Highway to the North

The origins of the Great North Road by David Smith

Up until the 14th century, much of Finchley was dense woodland, known as Finchley Common, and East Finchley, then known as East End, was little more than a scattering of settlements on its south-eastern edge, bordering the Bishop of London’s hunting park. The existing main route out of London avoided the wooded common, following a somewhat boggy path along what is now Colney Hatch Lane.

In around 1300 the Bishop of London created a new route for the main road heading north out of London to the north of England, which became known as the Great North Road. The route began at Smithfield and passed through Islington, Highbury and Holloway, along the route of the current A1, and then up Highgate Hill, North Hill and became today’s Great North Road through East Finchley.

A road to nowhere

By 1444 maps show a bridge, later known as Hanson Bridge, crossing the Mutton Brook – a tributary of the River Brent, which rises in Cherry Tree Wood.
The road initially followed the line of Market Place and The Walks to King Street, which was the boundary of the Bishop’s land. Beyond this point the road simply opened out onto Finchley common. 

Eventually the road was extended across Finchley Common via Browns Well (near Strawberry Vale), and continued north to join an existing route out of London (via Colney Hatch) at Whetstone.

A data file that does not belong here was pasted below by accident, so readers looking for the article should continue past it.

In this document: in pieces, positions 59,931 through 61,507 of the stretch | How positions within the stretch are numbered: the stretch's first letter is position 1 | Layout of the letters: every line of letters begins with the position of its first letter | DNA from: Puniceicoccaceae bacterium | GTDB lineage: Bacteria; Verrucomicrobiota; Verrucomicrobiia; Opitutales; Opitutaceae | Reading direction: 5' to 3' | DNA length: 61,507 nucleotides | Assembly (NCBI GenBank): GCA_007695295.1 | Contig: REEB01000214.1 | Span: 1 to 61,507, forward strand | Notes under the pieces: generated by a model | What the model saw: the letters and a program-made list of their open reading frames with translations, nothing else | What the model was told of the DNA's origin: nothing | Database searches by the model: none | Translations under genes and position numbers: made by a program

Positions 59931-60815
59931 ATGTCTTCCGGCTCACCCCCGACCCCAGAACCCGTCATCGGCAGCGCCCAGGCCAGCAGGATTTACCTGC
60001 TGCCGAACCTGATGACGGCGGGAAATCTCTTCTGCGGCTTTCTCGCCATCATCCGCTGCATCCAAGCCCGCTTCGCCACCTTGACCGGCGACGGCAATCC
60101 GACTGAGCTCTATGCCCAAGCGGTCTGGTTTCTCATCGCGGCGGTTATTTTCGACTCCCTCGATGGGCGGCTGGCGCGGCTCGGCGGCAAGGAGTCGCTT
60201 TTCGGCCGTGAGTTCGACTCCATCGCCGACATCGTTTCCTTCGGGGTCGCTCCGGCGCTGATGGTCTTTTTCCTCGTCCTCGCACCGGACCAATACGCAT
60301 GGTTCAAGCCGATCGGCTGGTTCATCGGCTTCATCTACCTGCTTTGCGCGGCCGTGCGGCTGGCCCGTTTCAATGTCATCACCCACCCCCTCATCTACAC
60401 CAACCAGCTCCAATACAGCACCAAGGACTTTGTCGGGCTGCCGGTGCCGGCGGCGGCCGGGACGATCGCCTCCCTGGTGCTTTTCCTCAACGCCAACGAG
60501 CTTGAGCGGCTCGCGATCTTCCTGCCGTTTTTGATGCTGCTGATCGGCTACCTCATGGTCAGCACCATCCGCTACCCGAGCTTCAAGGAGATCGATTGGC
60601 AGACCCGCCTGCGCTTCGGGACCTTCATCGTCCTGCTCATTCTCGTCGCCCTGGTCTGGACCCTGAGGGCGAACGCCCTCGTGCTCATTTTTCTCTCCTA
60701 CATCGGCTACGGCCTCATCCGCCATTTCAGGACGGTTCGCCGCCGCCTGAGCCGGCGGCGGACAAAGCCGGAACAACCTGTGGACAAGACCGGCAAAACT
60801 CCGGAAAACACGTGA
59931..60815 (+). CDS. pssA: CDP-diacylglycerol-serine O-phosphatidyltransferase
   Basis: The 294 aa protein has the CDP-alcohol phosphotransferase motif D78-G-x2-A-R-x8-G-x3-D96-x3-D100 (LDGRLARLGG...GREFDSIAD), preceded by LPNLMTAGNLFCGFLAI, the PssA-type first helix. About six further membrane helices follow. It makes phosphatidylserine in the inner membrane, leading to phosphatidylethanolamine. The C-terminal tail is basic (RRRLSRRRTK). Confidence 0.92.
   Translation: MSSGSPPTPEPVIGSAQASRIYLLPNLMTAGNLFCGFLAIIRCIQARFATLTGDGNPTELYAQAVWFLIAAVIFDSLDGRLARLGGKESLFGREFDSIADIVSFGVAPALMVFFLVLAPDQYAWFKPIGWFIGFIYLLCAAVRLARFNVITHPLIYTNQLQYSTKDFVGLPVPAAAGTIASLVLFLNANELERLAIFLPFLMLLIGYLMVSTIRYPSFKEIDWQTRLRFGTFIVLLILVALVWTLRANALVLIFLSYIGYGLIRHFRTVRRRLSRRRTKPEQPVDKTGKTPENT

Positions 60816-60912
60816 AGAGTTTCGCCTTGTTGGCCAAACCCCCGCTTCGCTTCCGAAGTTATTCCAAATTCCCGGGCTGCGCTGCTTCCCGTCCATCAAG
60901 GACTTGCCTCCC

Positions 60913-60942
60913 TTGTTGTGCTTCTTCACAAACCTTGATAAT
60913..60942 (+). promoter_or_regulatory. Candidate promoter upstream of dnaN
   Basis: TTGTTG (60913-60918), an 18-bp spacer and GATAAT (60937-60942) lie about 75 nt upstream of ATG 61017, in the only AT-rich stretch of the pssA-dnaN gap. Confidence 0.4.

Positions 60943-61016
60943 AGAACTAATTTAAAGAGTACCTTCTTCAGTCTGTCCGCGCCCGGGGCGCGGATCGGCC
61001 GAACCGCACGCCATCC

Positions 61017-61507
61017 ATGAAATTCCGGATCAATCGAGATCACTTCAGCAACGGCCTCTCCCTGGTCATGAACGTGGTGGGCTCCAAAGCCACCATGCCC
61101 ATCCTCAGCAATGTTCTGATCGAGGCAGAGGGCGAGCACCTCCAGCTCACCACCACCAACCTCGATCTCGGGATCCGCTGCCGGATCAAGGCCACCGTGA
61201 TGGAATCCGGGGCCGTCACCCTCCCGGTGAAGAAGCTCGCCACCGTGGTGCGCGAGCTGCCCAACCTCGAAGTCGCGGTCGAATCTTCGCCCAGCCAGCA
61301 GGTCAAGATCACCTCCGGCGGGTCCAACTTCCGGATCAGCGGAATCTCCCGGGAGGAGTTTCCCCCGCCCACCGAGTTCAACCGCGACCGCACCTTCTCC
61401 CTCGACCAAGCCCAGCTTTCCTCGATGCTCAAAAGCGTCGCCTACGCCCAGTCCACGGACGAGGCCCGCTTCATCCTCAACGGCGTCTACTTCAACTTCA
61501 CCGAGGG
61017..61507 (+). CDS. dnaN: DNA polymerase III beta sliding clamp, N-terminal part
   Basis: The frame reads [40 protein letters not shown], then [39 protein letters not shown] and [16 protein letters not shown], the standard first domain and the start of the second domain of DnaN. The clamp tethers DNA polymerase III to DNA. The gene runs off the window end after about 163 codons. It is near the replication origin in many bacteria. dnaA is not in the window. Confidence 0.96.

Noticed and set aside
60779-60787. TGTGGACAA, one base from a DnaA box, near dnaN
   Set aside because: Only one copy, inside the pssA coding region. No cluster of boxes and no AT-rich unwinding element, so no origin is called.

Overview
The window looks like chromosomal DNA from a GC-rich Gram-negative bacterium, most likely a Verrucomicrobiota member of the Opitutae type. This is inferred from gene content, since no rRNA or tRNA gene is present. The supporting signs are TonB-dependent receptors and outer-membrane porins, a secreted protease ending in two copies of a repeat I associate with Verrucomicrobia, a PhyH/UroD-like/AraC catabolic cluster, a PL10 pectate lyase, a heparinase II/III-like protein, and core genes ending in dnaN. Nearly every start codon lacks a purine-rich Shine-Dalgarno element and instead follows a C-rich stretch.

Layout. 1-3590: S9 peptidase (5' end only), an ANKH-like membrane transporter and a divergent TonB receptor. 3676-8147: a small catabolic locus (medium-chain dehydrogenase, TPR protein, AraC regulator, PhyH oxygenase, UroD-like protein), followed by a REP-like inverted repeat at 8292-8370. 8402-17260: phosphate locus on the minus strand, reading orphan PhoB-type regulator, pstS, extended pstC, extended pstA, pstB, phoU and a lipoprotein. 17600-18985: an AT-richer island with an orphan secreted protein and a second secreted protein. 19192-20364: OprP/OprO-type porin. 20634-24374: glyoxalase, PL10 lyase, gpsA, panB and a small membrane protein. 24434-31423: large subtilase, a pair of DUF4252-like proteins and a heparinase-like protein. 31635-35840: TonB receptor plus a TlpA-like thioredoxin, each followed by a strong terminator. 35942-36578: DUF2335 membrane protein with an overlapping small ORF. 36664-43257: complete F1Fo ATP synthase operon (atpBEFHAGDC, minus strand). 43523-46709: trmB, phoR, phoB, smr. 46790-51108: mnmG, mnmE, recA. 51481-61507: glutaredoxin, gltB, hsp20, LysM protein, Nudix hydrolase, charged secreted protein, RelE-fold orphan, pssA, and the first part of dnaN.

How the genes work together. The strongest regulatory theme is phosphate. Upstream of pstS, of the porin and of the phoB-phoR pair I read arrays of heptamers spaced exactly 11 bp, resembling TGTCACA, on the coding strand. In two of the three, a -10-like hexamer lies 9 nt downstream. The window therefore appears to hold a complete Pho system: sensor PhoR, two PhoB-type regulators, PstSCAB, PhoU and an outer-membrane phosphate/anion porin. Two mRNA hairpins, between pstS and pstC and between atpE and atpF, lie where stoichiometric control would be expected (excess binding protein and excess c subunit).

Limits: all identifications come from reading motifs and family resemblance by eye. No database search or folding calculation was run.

Distances to the north were measured from Hicks’ Hall, the former Middlesex magistrates’ courthouse, which was located at the southern end of St John St, Smithfield, and were marked by a large stone – a milestone – every mile. The first milestone was at Islington Green, the second at Highbury Corner, the third at Holloway, the fourth at the foot of Highgate Hill, the fifth on North Hill and the sixth stone where East Finchley High Road meets the end of Bedford Road. Of these marker stones, only the Five Mile Stone on North Hill still remains.

The Five Mile Stone in Highgate. Photo: Alison Roberts

Highwaymen and hangings

In the 1700s, Finchley Common was one of the most dangerous places in London on account of the highwaymen. The mounted robbers usually patrolled the main roads out of London where there was heathland or woods to hide in – and Finchley common was one of their favourite spots. Famous villains associated with the common include Dick Turpin and Jack Sheppard.

Oak Lane is in fact named after Turpin’s Oak, an ancient oak tree which stood at Browns Well on Finchley Common, where Dick Turpin was said to linger. When the tree was finally cut down in the 1950s it was found to be full of old musket balls, which were fired at the tree by travellers, just in case it concealed a highwayman. It must be noted that none of Turpin’s robberies actually took place on the Great North Road, however his spirit is said to haunt The Spaniard’s Inn, where his father was the landlord. Turpin kept Black Bess at the nearby tollkeepers cottage and there is still a horse trough there to this day.